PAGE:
Picasso Turns 17

Did I ever tell you that CF wished Rock Star a happy birthday via Venmo? He didn’t send a card. Didn’t text her. Didn’t call her. Certainly didn’t arrange to come see her. I suppose I shouldn’t mock his efforts, though. He did at least wish his daughter a happy birthday and more importantly, at least to her, he sent her $100. Yet another reason why I think he has a job.

Today his son turns 17. Picasso doesn’t have a Venmo account. His father continues to sell the story that he doesn’t have his phone number, so texting or a phone call is out. That leaves sending a birthday card or coming up. I think we can all agree he won’t be making that trip. We are now down to our final option- sending a birthday card.

Sad to say there was no mail today. No acknowledgement of his son’s birthday. Perhaps it is still in transit. Perhaps. I wouldn’t get my hopes up.

For the life of me I don’t see how he justifies attempting to have a relationship with one child while conveniently ignoring the fact that he has another one. Out of all the horrible, selfish things that man has done ignoring his son is the thing that hurts me the most.

Fortunately for Picasso he has a kick ass mom. I love that boy with all of my heart, even when I’m tearing my hair out over his grades.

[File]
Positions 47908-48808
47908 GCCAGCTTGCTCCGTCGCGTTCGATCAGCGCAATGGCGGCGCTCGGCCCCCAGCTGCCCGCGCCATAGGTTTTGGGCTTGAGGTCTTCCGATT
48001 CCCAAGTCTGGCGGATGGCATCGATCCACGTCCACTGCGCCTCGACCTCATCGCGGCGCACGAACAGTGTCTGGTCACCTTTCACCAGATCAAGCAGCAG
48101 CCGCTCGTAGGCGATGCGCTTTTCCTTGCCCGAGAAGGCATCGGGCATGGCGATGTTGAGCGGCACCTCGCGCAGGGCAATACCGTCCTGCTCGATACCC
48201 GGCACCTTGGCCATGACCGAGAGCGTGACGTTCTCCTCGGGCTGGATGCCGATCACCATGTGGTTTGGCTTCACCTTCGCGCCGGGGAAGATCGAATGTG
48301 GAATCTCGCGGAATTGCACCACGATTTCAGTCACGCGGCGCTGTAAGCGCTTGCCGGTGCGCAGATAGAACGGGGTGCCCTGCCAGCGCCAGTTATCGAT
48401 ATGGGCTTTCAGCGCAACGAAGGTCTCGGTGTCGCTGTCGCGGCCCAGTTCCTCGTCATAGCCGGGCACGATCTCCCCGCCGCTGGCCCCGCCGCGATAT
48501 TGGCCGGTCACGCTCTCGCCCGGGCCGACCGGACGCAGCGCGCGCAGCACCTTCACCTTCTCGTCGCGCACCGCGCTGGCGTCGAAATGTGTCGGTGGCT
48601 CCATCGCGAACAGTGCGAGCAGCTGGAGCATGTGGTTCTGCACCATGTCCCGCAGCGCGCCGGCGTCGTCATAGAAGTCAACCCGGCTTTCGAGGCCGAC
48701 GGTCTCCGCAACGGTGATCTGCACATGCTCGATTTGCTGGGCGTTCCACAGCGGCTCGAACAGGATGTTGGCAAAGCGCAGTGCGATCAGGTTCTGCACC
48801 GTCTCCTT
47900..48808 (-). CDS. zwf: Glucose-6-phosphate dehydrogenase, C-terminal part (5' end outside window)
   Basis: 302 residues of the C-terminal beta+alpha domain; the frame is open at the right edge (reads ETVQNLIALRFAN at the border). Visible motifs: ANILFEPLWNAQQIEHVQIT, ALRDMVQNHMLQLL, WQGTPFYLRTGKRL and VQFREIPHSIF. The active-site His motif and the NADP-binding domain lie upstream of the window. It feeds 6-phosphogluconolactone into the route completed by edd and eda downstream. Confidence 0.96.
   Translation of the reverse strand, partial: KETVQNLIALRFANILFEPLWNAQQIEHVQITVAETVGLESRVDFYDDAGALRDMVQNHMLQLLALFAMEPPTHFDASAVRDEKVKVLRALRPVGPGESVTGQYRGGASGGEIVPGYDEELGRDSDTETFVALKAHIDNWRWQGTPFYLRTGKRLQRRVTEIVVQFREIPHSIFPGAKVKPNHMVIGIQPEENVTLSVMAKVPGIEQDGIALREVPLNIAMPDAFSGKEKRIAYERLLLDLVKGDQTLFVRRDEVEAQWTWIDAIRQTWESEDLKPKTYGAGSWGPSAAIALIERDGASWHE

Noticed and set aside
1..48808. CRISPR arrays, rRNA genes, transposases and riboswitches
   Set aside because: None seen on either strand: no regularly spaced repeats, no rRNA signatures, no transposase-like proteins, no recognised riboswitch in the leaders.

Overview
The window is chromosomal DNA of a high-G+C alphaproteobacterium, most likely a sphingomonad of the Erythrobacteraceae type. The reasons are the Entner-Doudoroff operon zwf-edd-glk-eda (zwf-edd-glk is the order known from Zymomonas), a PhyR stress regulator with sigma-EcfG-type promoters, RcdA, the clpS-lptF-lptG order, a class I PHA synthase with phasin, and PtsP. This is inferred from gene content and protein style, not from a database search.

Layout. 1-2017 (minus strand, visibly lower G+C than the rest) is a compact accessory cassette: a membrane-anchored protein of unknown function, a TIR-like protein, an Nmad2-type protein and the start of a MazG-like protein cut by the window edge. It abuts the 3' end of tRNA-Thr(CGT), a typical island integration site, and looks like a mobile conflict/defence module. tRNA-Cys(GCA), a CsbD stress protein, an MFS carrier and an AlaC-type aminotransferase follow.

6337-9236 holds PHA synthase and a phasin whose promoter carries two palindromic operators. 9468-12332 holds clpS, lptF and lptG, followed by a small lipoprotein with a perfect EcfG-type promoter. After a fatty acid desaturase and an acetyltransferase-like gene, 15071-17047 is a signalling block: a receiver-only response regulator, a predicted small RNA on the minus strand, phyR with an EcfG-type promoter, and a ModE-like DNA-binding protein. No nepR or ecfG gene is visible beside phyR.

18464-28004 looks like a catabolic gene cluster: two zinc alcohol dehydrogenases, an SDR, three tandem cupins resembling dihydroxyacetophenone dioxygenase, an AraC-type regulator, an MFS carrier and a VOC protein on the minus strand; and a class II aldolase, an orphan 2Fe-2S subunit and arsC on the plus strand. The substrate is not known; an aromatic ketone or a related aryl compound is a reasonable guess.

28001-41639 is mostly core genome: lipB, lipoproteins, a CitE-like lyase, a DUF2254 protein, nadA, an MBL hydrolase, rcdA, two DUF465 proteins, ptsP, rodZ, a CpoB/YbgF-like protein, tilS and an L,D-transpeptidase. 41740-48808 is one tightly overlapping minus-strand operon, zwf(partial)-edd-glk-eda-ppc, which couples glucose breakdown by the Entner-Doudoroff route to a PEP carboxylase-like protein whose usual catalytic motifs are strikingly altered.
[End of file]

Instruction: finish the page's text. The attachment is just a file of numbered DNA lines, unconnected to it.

Also fortunately for Picasso he had a good day despite his father’s absence. I worked, of course, but his sister bought him a gift and on top of that took him out to lunch and even gave him a brief driving lesson. She said she could only endure 15 minutes. Hey- we’re up to 45 minutes. She said he told her he wants to get his license before school begins.

Tomorrow we are going out to dinner with the family and Wednesday night he’s having a get together with his friends at the bowling alley before heading back to the house for ice cream cake.

Now we wait to see whether or not his dad will choose to acknowledge him.

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Into the Bowels of Hell, The Recap, Part 1

First, the good news. I survived! That’s awesome, isn’t it? Did you doubt me? I’m a plucky little thing.

Second, there is so much to recap that I’m going to have to do this in three parts, or you’ll be here reading for a good 30 minutes.

To summarize, when I last left off I had five hurdles to navigate. #1- meeting the oldest son, his girlfriend, and the grandson, #2- meeting the sister and brother-in-law, #3- meeting the son placed for adoption, #4- the graduation, and #5- the party.

As it turns out the adopted son did not attend. Something about he doesn’t have a license so he was going to fly but then nobody heard from him. Regardless, I didn’t meet the son placed for adoption.

Funnily enough I still ended up with five fucking hurdles. I got blindsided with a breakfast at the house with her on Sunday. Fun, fun!